If government spending in America had just held pace with population growth and inflation since 1954, government spending today would total $1.3 trillion. Instead, spending this year will top $5.4 trillion.
And while the spending has been going up, it’s not as if voters have been shy about expressing their point of view. The past half-century has included the tax revolt, the Reagan Revolution, the H. Ross Perot movement and Clinton’s declaration that the “Era of Big Government” was over.
It’s important to note that from 1954 to 2010, Republicans controlled the White House for 34 years and Democrats for 22. Democrats controlled Congress for 44 years, and the Republicans for 12. So this long-lasting spending spree was enabled on a completely bipartisan basis.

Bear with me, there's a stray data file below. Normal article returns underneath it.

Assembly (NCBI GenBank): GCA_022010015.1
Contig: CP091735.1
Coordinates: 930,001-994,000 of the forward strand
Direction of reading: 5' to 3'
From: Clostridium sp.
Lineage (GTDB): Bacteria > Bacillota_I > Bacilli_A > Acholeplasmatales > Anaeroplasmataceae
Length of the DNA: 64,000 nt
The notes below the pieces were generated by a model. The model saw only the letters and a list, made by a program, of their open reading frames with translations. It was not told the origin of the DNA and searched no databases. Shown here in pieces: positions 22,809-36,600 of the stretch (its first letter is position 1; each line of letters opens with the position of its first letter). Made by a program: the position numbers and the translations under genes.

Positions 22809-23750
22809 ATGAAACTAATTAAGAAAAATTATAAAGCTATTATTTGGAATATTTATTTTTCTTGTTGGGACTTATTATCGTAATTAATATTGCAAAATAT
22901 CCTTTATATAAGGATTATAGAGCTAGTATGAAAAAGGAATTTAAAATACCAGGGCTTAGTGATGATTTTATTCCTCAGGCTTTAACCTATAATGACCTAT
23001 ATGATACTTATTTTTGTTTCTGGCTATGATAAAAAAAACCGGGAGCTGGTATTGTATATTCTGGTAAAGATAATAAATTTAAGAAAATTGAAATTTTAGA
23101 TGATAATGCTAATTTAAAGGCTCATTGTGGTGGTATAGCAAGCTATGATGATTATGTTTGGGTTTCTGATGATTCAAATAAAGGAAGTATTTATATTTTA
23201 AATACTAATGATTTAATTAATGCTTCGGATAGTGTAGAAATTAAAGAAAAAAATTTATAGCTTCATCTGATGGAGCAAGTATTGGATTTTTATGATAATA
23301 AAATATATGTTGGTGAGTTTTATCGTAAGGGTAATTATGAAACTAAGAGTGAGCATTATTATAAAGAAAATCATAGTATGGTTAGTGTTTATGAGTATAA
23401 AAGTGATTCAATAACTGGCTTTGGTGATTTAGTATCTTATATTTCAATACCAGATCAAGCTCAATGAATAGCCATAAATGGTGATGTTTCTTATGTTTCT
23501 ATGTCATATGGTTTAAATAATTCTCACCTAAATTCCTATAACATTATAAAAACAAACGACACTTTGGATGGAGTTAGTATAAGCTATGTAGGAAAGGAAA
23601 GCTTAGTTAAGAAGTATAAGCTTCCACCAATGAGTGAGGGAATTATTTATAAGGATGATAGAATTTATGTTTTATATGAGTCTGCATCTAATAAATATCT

All of this frustration building among ordinary citizens was finally unleashed in the fall of 2008 with passage of the Wall Street bailout measures. That became the single most hated piece of legislation in modern American history. It was supported by both parties in Washington and opposed by voters from both parties throughout the country.
Still, while the bailouts triggered the voter outrage and have created problems for both parties in Washington, this issue was really just the tip of the iceberg. The frustration has been building for so long that roughly eight out of 10 Americans living today have never been alive when government spending went down.
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